NACD Report Highlights Trends and Practices in Director Compensation


Compensation Committee Director Compensation Article

Decades of Data and Insights Inform Key 2021–2022 Findings

  • NACD report offers a comprehensive perspective on director-pay practices based on data from 1,400 companies across 24 diverse industries and company-size categories.

  • Of all companies evaluated, 41 percent have three or more female directors, compared to 35 percent in 2020 and 20 percent in 2016.

  • Additional observations on new developments and trends in director compensation, board composition, board governance, and relevant issues, such as the pandemic operating environment, informed this year’s findings.

WASHINGTON, DC (April 22, 2022) — The National Association of Corporate Directors (NACD), the authority on boardroom practices representing more than 23,000 board members, today released the 2021–2022 NACD Director Compensation Report, which presents key findings based on a robust analysis of director compensation trends and practices.

The annual report, produced in collaboration with leading compensation consultancy, Pearl Meyer, offers an in-depth analysis of nonemployee director compensation across 1,400 companies in varying size categories and spanning 24 industries.

“Directors today are operating in a complex environment that has required enduring agility and adaptability,” said Peter Gleason, president, and CEO of NACD. “As companies navigate the challenges of an increasingly competitive talent market, the demands of managing post-pandemic workforce needs, and ongoing supply chain and economic concerns, boards will play a significant role in ensuring long-term resilience and profitability.”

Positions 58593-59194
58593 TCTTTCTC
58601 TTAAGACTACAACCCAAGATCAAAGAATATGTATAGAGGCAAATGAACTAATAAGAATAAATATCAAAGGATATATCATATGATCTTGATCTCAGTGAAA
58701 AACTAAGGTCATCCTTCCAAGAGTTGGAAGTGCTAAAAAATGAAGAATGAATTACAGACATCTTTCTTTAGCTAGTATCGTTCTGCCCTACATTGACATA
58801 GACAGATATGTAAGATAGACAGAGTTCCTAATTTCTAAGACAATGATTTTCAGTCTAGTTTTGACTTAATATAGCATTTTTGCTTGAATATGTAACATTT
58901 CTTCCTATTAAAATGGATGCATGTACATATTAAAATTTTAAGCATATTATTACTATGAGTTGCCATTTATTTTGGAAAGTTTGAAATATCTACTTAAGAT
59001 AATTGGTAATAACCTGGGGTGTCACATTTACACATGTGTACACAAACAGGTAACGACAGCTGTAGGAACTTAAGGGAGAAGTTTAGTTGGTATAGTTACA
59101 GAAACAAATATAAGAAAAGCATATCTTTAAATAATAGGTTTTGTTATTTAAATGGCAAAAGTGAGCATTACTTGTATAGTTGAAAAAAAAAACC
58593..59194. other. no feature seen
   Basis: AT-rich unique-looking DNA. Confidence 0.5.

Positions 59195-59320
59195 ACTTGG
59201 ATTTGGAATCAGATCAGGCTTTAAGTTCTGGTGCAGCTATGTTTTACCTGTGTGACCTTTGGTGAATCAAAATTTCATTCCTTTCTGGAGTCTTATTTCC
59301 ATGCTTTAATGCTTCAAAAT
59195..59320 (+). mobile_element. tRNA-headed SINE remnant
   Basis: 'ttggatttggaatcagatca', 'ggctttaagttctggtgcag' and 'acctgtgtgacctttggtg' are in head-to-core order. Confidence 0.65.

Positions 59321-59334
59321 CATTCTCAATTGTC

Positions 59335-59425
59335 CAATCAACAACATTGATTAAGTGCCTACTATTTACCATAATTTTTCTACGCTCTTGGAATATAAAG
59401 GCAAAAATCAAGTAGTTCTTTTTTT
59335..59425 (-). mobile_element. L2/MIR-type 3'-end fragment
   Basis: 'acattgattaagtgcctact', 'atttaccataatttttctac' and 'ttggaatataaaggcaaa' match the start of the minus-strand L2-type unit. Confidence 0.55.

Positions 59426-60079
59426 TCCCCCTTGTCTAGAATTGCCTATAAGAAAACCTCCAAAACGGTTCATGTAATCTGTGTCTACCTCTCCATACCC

Key findings from the report are outlined below:

  • Operating Environment and Director Compensation

    • Since the onset of the pandemic, companies and their boards face new pressures, all in the context of greater scrutiny of board oversight. In response, directors’ responsibilities have evolved and broadened.

    • Despite this dynamic context of change, director compensation levels continue to see modest year-over-year growth.

  • Total Direct Compensation (TDC) increased 3 percent.

    • Total Direct Compensation (TDC) increased 3 percent over the prior year for all firms (consistent with the prior year’s increase).

    • The TDC increase ranged from a 7 percent increase in the Micro revenue category to a 1 percent increase in the Top 200 category.

  • Compensation Growth.

    • Both cash retainers and total stock awards grew by 4 percent for all firms. Board meeting fees remained flat and continue to decline in prevalence, decreasing from 19 percent in 2020 to 17 percent in 2021. It is important to note that meeting fees are directly tied to the number of board meetings held and represent the smallest portion of the total compensation package.

  • Equity Grant Practices.